When the CEO of a top property firm left his blackberry behind after a trip, he simply ordered one of his staff to get on a plane. pick it up and return it to him. For his Head of Sustainability it proved a trip to far. The fall out lead to him being sacked and he made a claim for unfair dismissal on the grounds that his environmental beliefs were so deeply held that they should have the same proection in law as religious beliefs.

Earlier this month a judge agreed and ruled that an industrial tribunal should hear his claim that he was sacked because of those beliefs.

What will the effect of this be for employers?

Well for a start a little more care and sensitivity will need to be taken where people have strong philosophical beliefs. If for example you employ someone with strong animal rights convictions and, in what is considered a shop floor prank, an animal pelt is left in their locker, this should be treated and investigated in just the same way as you would were the ‘prank’ racist or sexist.

Also some organisations may have to start doing more than paying lip service to the proud environmentalist banners they have been promoting themselves under. Do they need to fly staff around the country to attend hour long meetings in an age when conference calls are as easy via video links as they are over the phone?

Will there be a mighty swell of employees taking their bosses to court after this?

Some legal experts are predicting so (well they would wouldn’t they!) saying that it will “open the floodgates for others who believe their employers have victimised them simply because of their views”  (Peter Mooney – Head of Employment Law Advisory Service). They also believe it can open the door for a wider category such as feminism, vegetarianism and humanism.

Personally I believe a good employer already is aware of and respect their employees sets of beliefs and to ensure good working relations and environment acts to make sure they are taken account of. Yes companies will be taken to tribunals over this and the law will be further shaped by the outcome, but getting good advise and managing people effectively will help to reduce the risks that you could be among those cases.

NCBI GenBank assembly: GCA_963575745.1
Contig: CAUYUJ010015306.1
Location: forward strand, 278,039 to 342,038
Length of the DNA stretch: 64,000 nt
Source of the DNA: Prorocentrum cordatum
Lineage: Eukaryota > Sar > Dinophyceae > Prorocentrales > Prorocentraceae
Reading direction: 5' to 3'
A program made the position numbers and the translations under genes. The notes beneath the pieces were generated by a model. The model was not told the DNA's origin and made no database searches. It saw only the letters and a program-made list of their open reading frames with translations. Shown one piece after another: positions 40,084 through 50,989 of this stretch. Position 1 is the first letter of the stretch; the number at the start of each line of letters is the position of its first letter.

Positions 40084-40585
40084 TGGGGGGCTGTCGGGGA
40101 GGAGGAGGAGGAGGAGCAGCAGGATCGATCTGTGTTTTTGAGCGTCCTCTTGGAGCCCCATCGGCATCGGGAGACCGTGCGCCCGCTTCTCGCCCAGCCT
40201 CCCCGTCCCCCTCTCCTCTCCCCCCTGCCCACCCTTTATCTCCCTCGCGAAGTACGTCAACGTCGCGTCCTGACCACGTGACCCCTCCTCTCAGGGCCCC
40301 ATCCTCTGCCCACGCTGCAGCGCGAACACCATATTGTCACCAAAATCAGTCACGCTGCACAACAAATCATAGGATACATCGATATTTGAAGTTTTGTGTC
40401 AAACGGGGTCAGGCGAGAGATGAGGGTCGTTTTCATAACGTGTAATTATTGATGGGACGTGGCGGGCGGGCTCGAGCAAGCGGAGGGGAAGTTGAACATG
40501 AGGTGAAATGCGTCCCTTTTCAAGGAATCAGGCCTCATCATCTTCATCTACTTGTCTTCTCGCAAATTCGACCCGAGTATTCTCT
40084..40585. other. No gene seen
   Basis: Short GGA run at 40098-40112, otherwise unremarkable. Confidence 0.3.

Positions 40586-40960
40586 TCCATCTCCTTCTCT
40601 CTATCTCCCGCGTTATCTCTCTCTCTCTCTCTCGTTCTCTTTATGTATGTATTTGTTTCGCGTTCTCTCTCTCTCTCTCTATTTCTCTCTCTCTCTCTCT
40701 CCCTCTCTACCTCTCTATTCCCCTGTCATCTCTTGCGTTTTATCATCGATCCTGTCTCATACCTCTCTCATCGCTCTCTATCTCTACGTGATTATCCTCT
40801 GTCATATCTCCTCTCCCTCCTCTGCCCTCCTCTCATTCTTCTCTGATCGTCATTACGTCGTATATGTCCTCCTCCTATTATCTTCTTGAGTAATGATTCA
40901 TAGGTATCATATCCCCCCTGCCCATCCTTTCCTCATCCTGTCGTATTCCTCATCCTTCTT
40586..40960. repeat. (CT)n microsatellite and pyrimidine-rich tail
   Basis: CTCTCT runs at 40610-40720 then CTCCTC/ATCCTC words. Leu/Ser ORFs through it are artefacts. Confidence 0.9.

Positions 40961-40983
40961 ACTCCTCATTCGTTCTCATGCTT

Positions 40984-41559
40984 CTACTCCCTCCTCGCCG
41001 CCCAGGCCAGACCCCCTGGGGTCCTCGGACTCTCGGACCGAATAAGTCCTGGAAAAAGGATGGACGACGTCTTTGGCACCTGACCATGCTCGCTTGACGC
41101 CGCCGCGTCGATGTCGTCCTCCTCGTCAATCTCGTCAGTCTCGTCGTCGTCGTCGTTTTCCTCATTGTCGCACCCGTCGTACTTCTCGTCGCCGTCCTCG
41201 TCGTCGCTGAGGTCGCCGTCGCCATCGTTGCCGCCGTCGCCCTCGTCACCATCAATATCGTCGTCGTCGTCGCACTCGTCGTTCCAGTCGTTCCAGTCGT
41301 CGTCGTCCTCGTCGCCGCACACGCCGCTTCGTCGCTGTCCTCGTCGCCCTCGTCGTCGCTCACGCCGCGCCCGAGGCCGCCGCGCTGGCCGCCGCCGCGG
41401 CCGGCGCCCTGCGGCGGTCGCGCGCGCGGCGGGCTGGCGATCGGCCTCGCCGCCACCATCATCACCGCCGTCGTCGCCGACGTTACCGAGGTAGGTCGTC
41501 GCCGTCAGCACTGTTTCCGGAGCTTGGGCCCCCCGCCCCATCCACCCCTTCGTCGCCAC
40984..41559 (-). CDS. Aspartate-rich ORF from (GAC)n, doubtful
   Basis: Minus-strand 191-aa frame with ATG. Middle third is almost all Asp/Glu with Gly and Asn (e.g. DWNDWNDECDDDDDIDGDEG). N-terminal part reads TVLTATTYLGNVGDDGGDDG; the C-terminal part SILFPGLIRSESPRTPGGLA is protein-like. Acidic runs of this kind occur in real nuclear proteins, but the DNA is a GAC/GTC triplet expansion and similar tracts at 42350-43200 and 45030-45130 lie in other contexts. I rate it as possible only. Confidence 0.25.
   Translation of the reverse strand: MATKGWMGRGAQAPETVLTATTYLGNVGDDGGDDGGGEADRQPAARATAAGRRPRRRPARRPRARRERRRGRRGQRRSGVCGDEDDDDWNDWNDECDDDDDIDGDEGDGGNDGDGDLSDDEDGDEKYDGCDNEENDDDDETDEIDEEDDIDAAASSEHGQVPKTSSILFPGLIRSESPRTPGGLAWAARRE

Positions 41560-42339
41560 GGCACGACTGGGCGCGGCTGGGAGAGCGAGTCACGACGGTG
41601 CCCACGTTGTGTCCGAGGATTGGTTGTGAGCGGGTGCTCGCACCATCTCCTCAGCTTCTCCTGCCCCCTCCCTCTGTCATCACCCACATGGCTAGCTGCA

On a positive note, the judge did outline five tests to determine whether a philosophical belief could come under employment regulations and where Humanism was given as an example of meeting the criteria, the Supreme Nature of the Jedi Knights didn’t.

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Getting in with the boss

November 12, 2009

Jamie the up and coming personnel boy was leaving the office late one evening when he found the Head of HR standing in front of a shredder with a piece of paper in his hand.

“Listen,” said the top HR man “this is a very sensitive and important document here, and my secretary has gone for the night. Can you make this thing work?”

“Certainly,” said Jamie. He turned the machine on, inserted the paper, and pressed the start button.

“Excellent, excellent!” said the Head of HR as his paper disappeared inside the machine. “I just need one copy.”